Labour, the Liberal Democrats and the Conservatives have gone about increasing their numbers of female MPs in different ways. Labour introduced all-women shortlists (AWS) in 1997 – tripling their number of female MPs as a result and establishing a leading position among parties with respect to the number of female candidates elected to parliament. Gender quotas, highly controversial at that time, have not ceased to be subject to debate. Yet, by now all major parties have come to advocate, one way or another, a fairer balance between men and women in the Commons. Following years of reluctance the Liberal Democrats have now adopted AWS, following the return of an all-male group of MPs in 2015 after the loss of the majority of their seats. The Conservatives have rejected AWS, instead relying on Women2Win, an organisation founded by Theresa May and Baroness (Ann) Jenkin in 2005, to identify, motivate and train female parliamentary candidates.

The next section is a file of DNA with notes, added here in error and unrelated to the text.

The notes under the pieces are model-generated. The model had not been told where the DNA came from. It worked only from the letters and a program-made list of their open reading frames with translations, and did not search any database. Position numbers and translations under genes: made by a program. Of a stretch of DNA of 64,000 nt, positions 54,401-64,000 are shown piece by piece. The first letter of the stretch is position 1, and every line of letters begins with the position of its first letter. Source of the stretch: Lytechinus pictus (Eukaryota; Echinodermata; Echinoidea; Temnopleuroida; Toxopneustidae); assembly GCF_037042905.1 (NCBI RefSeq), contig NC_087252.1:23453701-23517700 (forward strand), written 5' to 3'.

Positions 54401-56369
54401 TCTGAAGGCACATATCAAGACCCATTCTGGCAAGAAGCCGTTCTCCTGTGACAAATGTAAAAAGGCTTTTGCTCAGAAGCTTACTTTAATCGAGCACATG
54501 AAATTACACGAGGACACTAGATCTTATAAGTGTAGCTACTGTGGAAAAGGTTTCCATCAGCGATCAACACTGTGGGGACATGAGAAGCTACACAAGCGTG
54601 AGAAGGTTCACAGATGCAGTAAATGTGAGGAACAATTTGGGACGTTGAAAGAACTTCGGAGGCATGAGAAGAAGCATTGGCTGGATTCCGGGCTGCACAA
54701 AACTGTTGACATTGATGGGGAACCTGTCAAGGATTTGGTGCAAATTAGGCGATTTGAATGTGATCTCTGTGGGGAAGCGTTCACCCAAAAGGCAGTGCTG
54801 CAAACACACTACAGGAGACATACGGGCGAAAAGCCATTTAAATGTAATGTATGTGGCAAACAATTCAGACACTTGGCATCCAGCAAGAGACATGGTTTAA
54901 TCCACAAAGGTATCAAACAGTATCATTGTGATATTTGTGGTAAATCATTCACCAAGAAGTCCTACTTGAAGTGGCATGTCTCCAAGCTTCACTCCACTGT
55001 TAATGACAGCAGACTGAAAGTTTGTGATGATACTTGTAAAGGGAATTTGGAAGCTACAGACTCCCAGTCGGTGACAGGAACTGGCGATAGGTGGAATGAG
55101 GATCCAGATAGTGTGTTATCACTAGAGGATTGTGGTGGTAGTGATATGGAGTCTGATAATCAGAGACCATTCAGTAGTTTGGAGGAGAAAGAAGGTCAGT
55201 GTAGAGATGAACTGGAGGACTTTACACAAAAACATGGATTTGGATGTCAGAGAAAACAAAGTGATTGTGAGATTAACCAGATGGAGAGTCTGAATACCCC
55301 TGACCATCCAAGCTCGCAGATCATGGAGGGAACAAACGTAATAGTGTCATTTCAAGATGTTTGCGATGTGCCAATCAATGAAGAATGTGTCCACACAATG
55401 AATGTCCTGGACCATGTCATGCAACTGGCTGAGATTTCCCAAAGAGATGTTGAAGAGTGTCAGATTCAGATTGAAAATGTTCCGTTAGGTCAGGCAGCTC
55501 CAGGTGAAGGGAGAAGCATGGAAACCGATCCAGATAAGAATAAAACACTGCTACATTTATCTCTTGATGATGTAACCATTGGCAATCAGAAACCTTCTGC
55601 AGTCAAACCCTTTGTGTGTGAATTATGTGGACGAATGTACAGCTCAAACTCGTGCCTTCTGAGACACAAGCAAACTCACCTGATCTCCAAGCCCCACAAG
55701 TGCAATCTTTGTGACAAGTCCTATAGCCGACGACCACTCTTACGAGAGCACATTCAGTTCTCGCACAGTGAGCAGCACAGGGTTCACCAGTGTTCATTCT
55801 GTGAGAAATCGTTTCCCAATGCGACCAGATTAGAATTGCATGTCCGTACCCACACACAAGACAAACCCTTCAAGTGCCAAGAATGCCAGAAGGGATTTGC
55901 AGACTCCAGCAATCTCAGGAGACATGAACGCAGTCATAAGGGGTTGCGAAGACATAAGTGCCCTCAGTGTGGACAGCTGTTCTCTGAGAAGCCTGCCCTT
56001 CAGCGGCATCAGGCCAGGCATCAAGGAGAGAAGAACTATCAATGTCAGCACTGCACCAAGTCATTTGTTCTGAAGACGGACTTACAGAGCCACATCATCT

One way to look at the parties’ progress in selecting women candidates is to look at new seats, i.e. seats they do not currently hold. As Table 1 shows, the number of female candidates nominated for new seats by the Conservatives, Labour and the Liberal Democrats has changed very little from 2015 to 2017. Women candidates make up between 28% and 37% of all new selections for each party across these two elections, but only the Lib Dems have increased the proportion of women selected, from 28% in 2015 to 30% in 2017. But with as many as 163 female incumbents re-standing between the three parties, the overall proportion of female candidates for Conservatives, Labour and the Lib Dems has risen from 29% to 33%.

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Select committees and the snap general election